Woman’s Death Prompts Care Home Investigation

Times Staff Writer

A Costa Mesa convalescent home is being investigated by health inspectors to determine if inadequate care contributed to the death of a 76-year-old patient who had a large bedsore on her back, a state health official said Friday.

Lola Landers, 76, died last week at a nursing home in Long Beach, but she had lived most of the last 18 months at the Port Mesa Convalescent Hospital in Costa Mesa. The woman’s son, Thomas McCarter of Georgia, said he discovered the grapefruit-size bedsore when he viewed her body at a funeral home.

The Los Angeles County coroner’s office is conducting an examination of the body to determine the exact cause of death. Initially, her death was attributed to pneumonia and heart failure, a spokesman said.


Ronald Reynolds, administrator of the 139-bed facility, denied that Landers received inadequate care and said that the bedsores could have developed while she was hospitalized elsewhere. She spent a week at Western Medical Center in Santa Ana in July with a broken hip and was a patient there again in August. A spokeswoman for the hospital said bedsores were seen on Landers’ heels and buttocks when she was readmitted the second time.

Died 2 Days After Transfer

Landers was also admitted to Medical Center of Garden Grove earlier this month for treatment of fever, lung congestion and ulcerous bedsores. She was transferred to the Long Beach nursing home only two days before she died.

In a statement, Reynolds said that in the 18 months Landers lived at the nursing home, she was hospitalized elsewhere about 35% of the time. He added that the state Department of Health Services was required to begin the investigation only because a complaint had been filed.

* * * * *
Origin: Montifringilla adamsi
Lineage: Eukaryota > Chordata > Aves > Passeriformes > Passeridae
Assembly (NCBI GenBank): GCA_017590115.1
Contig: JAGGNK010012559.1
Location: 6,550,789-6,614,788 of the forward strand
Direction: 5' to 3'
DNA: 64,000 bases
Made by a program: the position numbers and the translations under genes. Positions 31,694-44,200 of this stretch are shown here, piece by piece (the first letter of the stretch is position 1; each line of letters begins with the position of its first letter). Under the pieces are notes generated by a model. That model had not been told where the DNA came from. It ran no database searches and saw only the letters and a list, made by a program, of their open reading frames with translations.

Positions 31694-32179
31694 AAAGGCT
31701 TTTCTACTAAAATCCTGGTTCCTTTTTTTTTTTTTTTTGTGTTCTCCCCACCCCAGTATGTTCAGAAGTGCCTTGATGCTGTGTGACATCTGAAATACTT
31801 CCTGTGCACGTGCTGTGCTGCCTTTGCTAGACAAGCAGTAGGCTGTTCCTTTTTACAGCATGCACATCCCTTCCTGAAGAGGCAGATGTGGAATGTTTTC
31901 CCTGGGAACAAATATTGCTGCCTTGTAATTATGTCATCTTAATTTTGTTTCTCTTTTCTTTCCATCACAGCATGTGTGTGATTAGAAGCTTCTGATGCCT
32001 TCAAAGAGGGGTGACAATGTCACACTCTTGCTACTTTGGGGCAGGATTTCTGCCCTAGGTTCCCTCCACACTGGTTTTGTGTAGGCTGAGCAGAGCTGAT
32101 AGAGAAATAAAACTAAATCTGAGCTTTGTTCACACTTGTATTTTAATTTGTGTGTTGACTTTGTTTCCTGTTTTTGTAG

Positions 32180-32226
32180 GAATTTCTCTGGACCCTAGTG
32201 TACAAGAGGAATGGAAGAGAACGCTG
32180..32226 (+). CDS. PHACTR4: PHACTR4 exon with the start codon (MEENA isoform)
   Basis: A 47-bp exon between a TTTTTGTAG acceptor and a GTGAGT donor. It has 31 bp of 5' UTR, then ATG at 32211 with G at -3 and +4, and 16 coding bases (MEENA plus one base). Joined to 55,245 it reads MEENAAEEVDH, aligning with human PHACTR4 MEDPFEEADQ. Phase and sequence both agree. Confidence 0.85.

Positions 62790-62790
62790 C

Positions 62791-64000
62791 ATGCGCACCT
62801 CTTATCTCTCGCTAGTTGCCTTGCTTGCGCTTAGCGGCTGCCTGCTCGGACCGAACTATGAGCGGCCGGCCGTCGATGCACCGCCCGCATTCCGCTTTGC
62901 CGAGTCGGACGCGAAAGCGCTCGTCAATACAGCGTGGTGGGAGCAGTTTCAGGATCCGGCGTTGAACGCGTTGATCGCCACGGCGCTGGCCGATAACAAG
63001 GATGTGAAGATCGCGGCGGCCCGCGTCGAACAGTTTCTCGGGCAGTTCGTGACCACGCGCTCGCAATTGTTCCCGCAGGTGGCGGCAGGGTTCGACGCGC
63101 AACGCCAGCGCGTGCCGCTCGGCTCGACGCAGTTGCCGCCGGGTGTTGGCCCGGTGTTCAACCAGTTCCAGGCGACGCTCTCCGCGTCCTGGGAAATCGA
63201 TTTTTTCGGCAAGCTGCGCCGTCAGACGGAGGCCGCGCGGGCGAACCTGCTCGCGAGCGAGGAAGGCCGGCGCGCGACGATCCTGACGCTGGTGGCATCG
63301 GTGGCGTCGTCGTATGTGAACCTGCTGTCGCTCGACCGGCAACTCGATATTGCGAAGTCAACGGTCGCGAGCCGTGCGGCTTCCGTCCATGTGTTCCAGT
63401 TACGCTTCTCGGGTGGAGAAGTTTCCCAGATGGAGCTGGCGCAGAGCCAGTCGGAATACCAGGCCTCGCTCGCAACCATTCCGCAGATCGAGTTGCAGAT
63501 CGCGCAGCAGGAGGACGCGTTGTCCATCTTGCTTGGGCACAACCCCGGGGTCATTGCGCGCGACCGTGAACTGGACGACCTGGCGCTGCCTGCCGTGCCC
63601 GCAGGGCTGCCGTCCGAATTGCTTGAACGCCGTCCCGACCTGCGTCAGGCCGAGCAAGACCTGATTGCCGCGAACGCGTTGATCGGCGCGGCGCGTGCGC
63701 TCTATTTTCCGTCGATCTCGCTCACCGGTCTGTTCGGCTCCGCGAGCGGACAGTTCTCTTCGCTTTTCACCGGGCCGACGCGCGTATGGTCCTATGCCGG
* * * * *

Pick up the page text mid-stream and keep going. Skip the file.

“Such an investigation is a natural procedure,” he said.

Reynolds added that his facility “provided good care to a patient who was difficult to care for due to her deteriorating multiple (medical) problems.”

Jackie Lincer, the Santa Ana district administrator for convalescent-home licensing for the Department of Health Services, said the current investigation was begun when the complaint was filed with her office earlier this week.

She declined to say who lodged the complaint against Port Mesa.

“The main focus is patient care, but we don’t go into in these things with blinders. We’ll look at everything. Poor patient care is the complaint we receive the most,” Lincer said.


She added that the investigation would take several weeks to complete.

Bob Dambacher, a Los Angeles County deputy coroner, said an examination of Landers’ body had begun but would not be completed for several days. He said the examination was being conducted on the request of state health investigators.

“Our report will be given to them when it is completed,” he said.